Here’s a short video we shot, produced and edited for the Winston Rod Co. Filmed with good friend and colleague Austin Trayser. Enjoy.
Over the years we’ve tested (and destroyed) a wide variety of jibs and cranes. We work in super remote places and under demanding conditions. Water, sometimes salt water, is a constant in our world. Weight and size is also a tremendous factor. We’ve had to cut food rations on expeditions to make room for camera cranes.
One of our key projects every year is the creation of content for the fly fishing film tour. Our company has been creating movies for this awesome and exciting event for almost a decade. In fact, we’ve had media in the film tour every year since it started. This year, we had two films in the tour – Mongolia: A Fly Fishing Evolution and CARPLAND.
Our crew travels regionally to view the film screening at theaters around the Pacific Northwest, but we’re always super excited to catch the film in our home town of Bend, OR. The films played to two sold out crowds, two nights in a row, at the beautiful Tower Theater.
The 2015 fly fishing film tour kicked off last weekend and our crew was on hand for the festivities. The venue was unreal. Check the image above (thanks F3T for the image) to get a sense of the layout. Extremely high vaulted ceilings, central viewing area and a hugh screen – surrounded by “terraced” viewing balconies. One of the coolest venues I’ve ever seen. Cheers to Trouts in Denver for sponsoring the show.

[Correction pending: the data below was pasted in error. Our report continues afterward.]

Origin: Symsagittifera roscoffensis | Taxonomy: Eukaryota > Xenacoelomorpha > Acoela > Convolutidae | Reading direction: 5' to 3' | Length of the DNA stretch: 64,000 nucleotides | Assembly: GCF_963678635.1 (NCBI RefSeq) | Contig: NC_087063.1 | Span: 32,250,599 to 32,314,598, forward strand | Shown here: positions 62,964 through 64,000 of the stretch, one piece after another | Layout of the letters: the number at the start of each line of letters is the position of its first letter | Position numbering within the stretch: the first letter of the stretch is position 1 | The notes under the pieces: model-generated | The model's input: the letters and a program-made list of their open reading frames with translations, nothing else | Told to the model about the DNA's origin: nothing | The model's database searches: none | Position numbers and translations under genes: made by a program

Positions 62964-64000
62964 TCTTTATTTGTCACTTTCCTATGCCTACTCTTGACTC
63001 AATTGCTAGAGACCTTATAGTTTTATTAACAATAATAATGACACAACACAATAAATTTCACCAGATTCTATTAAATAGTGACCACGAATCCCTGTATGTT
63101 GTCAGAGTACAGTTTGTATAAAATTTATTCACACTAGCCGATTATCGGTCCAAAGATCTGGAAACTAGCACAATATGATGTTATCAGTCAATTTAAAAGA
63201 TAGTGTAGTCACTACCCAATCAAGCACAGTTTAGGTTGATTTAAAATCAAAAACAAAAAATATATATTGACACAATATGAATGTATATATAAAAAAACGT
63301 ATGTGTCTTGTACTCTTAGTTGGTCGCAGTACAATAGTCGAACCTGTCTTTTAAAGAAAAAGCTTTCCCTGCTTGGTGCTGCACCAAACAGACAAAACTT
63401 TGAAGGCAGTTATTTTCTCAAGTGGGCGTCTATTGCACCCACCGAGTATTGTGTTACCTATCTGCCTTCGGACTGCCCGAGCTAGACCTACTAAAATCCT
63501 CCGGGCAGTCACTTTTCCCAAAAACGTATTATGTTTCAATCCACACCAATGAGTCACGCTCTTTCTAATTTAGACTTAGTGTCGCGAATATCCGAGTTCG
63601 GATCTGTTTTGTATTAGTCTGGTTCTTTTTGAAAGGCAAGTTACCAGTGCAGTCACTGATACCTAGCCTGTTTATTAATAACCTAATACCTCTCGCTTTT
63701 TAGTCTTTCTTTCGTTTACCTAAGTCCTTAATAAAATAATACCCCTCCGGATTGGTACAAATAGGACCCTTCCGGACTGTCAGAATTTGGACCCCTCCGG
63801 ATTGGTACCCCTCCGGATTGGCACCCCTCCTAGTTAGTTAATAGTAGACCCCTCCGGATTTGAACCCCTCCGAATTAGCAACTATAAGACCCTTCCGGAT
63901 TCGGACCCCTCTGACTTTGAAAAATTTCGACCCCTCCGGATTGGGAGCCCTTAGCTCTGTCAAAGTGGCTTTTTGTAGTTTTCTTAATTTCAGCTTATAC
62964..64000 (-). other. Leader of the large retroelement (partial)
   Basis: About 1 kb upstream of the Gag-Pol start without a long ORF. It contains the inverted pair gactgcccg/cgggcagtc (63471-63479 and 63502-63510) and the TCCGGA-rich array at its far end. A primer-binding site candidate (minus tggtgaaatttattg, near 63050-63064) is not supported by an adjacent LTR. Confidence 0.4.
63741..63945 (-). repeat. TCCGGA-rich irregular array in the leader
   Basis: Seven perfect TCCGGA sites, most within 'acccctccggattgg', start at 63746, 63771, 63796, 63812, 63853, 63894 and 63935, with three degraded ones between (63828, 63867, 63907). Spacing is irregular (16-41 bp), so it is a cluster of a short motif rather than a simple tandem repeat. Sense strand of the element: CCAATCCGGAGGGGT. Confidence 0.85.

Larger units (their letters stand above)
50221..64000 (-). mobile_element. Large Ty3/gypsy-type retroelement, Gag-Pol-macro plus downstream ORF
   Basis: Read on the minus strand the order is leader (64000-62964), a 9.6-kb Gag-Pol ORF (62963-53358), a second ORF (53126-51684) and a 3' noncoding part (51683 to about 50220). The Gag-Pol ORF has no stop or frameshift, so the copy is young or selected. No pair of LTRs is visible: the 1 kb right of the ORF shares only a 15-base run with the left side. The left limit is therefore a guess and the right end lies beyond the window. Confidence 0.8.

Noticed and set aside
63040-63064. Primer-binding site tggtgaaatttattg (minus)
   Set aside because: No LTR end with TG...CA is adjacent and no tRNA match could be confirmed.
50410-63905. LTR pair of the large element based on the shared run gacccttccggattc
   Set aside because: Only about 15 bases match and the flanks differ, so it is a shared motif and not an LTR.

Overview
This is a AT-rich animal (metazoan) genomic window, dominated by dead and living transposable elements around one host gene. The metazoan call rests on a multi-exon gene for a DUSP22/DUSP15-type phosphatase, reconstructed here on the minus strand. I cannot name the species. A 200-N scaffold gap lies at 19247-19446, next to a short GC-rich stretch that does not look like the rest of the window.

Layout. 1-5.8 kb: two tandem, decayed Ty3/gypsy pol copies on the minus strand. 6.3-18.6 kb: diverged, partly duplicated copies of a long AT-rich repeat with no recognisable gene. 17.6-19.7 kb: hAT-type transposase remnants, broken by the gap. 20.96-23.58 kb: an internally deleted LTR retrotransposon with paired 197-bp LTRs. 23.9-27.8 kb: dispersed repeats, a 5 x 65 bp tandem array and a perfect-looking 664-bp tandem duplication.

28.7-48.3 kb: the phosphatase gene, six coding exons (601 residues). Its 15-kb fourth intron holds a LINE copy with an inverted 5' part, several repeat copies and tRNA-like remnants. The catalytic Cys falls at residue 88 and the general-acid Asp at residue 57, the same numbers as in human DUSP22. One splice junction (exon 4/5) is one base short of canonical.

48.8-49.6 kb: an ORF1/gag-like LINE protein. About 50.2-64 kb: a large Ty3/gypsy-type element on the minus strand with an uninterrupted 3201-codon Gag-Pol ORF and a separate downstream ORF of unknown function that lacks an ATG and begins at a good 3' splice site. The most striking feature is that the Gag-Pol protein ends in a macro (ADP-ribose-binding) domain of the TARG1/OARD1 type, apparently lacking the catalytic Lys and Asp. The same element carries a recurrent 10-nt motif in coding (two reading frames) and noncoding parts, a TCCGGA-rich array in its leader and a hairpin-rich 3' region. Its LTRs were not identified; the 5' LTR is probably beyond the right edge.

We get a tremendous amount of inquiries about cameras. Folks are very interested in the brands we like, what’s the best value, what’s tough, and what yields the best quality. The answer is – we use a variety of cameras to achieve an array of results. We work primarily outdoors – so we try and find a balance between quality, weight, strength and workflow. One of our favorite workhorses are the DSLR cameras made my Canon. We’ve owned the 60D, 7D and 5D’s (Mark II and II). They are all great cameras. Tough, reliable. Good image quality. Obviously, the more you spend, the better the image quality – but the 7D is no slouch.